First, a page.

The above possible initiatives should be considered when the Pentagon prepares its report in response to a congressionally mandate to consider additional missile defenses against Iranian ICBMs and,  in particular,  “[T]he potential for future enhancement and deployment of the[Navy’s] Standard Missile-3 Block IIA interceptor to augment United States homeland ballistic missile defense; missile defense options to defend the United States homeland against ballistic missiles that could be launched from vessels on the seas around the United States,  including the Gulf of Mexico,  or other ballistic missile threats that could approach the United States from the south,  should such a threat arise in the future.”, In addressing these concerns,  it should be emphasized that the federal government’s first duty is to provide for the common defense. Providing effective missile defenses and hardening the electric power grid as quickly as possible should be a top national priority.

High Frontier Plans

We at High Frontier will continue to stick to our knitting,  by seeking as quickly as we can to inform “the powers that be” of existential threats to the American people—as we have discussed in our emails for many months—and to urge them to “provide for the common defense” as charged by the Constitution they are sworn to uphold. Hopefully,  key federal authorities and members of congress will soon begin to deal more effectively with the existential threat posed by natural and manmade electromagnetic pulse., Key initiatives are to urge the Washington powers that be to undertake both the Shield Act and efforts to enhance our ballistic missile defenses, especially for our citizens on the East Coast and around the Gulf of Mexico, where they are completely vulnerable to ballistic missiles launched from vessels in the Gulf—or from Latin America, e.g., Venezuela.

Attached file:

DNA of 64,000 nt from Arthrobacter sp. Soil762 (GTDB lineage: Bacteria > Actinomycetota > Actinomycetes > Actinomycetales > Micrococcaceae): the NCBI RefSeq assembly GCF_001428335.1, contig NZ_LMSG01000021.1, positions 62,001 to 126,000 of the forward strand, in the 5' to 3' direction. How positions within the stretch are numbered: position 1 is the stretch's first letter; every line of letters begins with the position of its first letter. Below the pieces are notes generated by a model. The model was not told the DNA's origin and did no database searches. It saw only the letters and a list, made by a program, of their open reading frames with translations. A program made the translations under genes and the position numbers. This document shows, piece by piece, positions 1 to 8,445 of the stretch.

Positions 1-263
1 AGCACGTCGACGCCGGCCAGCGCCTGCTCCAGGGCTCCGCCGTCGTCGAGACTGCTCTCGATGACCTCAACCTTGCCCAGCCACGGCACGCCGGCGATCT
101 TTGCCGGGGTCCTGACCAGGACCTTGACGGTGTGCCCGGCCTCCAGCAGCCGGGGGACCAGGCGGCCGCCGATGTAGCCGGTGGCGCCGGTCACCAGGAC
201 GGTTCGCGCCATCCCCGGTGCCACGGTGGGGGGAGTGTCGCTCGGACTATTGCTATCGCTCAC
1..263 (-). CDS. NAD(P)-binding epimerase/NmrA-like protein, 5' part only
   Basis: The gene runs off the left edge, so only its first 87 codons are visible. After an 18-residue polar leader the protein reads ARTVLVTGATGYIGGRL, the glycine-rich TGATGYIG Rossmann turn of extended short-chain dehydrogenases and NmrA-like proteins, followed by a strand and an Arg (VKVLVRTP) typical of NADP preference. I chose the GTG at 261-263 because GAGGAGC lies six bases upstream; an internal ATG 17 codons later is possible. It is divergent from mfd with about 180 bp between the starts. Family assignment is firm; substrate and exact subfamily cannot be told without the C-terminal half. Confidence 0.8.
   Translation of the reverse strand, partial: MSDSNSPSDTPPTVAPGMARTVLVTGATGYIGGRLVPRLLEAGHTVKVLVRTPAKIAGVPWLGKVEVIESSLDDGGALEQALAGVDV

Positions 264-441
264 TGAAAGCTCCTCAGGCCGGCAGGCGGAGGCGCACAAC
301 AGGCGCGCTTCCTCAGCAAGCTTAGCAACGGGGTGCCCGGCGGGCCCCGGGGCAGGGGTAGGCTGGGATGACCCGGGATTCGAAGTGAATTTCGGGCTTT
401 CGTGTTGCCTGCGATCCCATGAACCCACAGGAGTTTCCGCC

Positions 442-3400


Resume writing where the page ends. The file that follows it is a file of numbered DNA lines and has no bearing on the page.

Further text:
But frankly, we have come to doubt that Washington will act in an expeditious way. Thus, we are also taking the message to grass roots America.  Our local and state authorities need to understand these issues and what they might do if their federal representatives continue to fail “to provide for the common defense.” The end of this month, I will be meeting with citizens in the Florida panhandle, seeking to advise them of their absolute vulnerability against ballistic missiles launched from the Gulf of Mexico—and what can be done about it if only their representatives do their jobs.

In particular we will be observing that it would be wise for the Florida state legislature to follow Maine’s initiative and harden the electric power grid in Florida, while holding the Washington authorities accountable for their oath to provide for the common defense. Hopefully, in joining such an effort, other states will be encouraged for follow them.